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Memorials of Edinburgh in the Olden Time


Volume 10 Page xviii
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MEMORIALS OF EDINBURGH IN THE OLDEN TIME. CHAPTER I. E A RLIE S T TRA DITIONS. h I , {3 ; I!;) I,\,,,!I 11 Bl'#d'y!j recent era, is included in that of its Castle and xatively Abbey. The first, the fortress, round whose protecting citadel the rude huts of our forefathers were gathered and continued to increase, until, amid the wealth and security of more peaceful times, the Abbey of the Holyrood reared its consecrated walls, and absorbed to itself much of the wealth and the learning, many of the virtues, and doubtless also some of the vices, of the wild Saxons that peopled the fertile Lothians. It is unnecessary to follow in this History the fanciful disquisitions of zealous antiquaries, respecting the origin and etymology of Edinburgh ; it has been successively derived, both in origin and name, from Saxon, Pict, and Gael; and in each case, with s&cient ingenuity only to leave the subject more deeply involved than at first. To expect that the first rude gathering of the hamlet, that forms the nucleus of the future capital, should leave its traces in the surviving records or traditions of the past, were as unreasonable as that the rustic should challenge the veracity of a living historian, because he *- -_ , ,uly 11- r VIGmTTE-Ancient carved atone over the entrance to the Ordnance Office, Edinburgh Castle. A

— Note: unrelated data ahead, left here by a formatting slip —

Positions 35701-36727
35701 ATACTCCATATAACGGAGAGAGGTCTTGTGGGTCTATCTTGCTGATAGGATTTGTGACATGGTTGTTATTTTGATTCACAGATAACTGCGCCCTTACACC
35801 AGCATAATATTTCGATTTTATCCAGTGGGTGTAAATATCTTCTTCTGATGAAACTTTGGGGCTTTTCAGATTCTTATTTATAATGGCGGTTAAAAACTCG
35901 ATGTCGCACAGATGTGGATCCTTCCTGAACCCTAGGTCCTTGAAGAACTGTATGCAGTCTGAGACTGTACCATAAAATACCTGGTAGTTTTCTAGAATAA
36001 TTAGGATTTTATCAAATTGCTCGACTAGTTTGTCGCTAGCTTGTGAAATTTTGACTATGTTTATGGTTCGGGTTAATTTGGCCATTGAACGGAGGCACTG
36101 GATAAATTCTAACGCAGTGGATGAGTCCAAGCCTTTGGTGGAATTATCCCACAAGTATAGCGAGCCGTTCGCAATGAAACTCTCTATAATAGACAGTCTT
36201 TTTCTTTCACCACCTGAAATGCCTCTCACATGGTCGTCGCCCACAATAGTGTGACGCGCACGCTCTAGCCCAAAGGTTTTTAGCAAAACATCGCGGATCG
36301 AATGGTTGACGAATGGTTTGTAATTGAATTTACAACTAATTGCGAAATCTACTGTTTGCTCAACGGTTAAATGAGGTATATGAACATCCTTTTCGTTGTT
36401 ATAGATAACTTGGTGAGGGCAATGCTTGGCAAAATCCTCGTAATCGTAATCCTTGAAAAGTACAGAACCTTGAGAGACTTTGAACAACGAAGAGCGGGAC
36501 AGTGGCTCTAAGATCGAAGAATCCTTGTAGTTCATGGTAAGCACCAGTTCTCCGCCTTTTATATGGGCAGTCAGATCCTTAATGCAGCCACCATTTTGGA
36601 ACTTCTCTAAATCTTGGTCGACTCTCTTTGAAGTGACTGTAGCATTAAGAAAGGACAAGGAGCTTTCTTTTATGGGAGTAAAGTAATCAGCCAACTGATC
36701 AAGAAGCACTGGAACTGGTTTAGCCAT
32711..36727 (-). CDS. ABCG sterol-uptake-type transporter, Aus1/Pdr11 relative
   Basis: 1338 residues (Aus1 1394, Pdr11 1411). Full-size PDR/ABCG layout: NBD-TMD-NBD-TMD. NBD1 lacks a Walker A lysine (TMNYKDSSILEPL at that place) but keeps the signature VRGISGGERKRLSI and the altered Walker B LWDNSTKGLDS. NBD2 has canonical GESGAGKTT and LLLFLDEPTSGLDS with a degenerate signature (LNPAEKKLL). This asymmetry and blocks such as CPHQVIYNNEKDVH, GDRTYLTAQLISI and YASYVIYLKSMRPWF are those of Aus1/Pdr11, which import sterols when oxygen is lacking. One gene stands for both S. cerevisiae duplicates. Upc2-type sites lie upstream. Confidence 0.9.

Volume 10 Page 1
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